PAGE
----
Nothing like a little Wednesday morning drama to start the day. Vanderbilt’s Kevin Stallings has questioned the SEC’s scheduling practices, which he says appear to favor the Wildcats, according to the Tennessean's Jeff Lockridge.
For the second consecutive season, the Wildcats will not play a Thursday-Saturday slate with one day of rest in between. Stallings’ squad, 3-0 in the SEC, faces Alabama on Thursday and Mississippi State on Saturday.
Stallings wonders why Kentucky has avoided the same two games in three days stretch. Plus, the Wildcats play four Saturday games against opponents competing on one day of rest. Stallings ain't happy about the situation.
Stallings said he is not bothered by his team’s one day of rest between games at Alabama (Thursday, 6 p.m.) and at home against No. 18 Mississippi State (Saturday, 6 p.m.).
But the league’s second-longest tenured coach wants to know why Kentucky will not play a Thursday-Saturday combo for the second consecutive season. And it’s not just that. The Wildcats have Saturday games with four SEC opponents that are coming off Thursday night games -- the most of any team in the league.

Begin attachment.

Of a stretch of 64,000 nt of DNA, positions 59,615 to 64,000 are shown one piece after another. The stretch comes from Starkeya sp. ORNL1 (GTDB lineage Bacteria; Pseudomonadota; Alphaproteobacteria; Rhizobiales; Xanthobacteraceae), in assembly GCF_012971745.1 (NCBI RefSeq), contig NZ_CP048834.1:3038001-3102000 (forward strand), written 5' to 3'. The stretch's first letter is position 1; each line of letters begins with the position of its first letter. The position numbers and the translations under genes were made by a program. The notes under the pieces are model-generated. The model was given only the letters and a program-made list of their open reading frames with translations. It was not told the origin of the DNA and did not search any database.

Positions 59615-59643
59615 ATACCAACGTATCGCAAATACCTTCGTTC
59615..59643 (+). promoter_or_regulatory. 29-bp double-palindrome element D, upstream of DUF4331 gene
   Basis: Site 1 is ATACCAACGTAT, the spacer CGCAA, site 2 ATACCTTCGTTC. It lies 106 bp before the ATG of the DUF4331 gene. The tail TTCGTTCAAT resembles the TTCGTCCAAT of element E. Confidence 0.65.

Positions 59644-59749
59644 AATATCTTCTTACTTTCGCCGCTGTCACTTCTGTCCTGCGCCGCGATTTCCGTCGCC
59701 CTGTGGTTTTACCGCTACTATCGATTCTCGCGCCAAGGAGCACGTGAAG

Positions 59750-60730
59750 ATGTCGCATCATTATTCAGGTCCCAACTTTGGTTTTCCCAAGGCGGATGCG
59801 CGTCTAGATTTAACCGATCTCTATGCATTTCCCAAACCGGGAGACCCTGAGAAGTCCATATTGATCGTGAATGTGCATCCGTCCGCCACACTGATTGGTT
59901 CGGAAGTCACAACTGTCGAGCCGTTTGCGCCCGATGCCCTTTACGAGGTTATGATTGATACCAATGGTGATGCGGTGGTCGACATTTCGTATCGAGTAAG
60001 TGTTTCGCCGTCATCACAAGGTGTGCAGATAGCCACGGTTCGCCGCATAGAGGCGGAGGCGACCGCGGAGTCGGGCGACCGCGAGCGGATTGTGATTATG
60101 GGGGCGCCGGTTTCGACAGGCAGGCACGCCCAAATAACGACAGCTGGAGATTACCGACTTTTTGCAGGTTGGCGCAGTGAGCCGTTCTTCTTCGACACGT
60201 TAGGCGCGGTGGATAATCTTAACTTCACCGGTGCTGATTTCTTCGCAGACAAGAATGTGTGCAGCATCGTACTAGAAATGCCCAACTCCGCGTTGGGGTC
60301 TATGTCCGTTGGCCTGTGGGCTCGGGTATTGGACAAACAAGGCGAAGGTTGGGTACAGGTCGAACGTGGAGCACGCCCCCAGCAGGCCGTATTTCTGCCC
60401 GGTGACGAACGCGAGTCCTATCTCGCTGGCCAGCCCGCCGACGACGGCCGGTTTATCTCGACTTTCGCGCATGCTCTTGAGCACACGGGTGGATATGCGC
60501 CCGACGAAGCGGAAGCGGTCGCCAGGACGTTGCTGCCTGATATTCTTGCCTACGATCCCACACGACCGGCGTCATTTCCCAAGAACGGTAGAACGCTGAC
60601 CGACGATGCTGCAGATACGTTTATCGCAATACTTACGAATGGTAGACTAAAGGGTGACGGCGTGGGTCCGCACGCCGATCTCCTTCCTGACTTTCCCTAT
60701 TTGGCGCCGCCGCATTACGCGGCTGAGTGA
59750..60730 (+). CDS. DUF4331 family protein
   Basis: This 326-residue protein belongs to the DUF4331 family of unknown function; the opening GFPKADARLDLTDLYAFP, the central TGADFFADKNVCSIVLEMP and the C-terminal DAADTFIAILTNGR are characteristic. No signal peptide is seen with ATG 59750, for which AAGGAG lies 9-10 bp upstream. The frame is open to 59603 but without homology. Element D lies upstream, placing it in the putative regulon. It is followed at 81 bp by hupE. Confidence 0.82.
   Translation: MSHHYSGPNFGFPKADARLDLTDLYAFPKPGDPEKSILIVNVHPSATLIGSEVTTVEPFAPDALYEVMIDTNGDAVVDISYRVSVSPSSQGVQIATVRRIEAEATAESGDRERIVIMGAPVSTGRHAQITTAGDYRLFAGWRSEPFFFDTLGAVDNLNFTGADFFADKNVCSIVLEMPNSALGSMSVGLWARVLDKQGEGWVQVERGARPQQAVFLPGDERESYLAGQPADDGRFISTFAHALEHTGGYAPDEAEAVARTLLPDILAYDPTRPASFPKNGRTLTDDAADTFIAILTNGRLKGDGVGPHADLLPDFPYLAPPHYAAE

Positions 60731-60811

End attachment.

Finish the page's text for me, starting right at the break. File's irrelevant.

“Go figure that one out for me, would you?” Stallings said. “We all agreed to do it, so if you have one, like we have one, I’m not going to complain. To not have any and to be able to play four teams that have to do it to play you … that’s not right.”
Kentucky does have one Thursday game, on March 1 vs. Georgia, but it’s followed by a Sunday game at Florida.
The only other SEC teams not dealing with a quick turnaround this season are Auburn and LSU. Ole Miss was dealt the Thursday-Saturday combo a league-high three times.
It’s a legitimate scheduling concern and not only because the Wildcats are the No. 2 squad in the country.
Kentucky lost to a second-ranked Tennessee team during the 2009-10 season on one day’s rest. So the Wildcats know how tough a quick turnaround can be.
Mark your calendars for Feb. 11, the first matchup between Kentucky and Vanderbilt this season. I’m guessing that Stallings will address this issue again.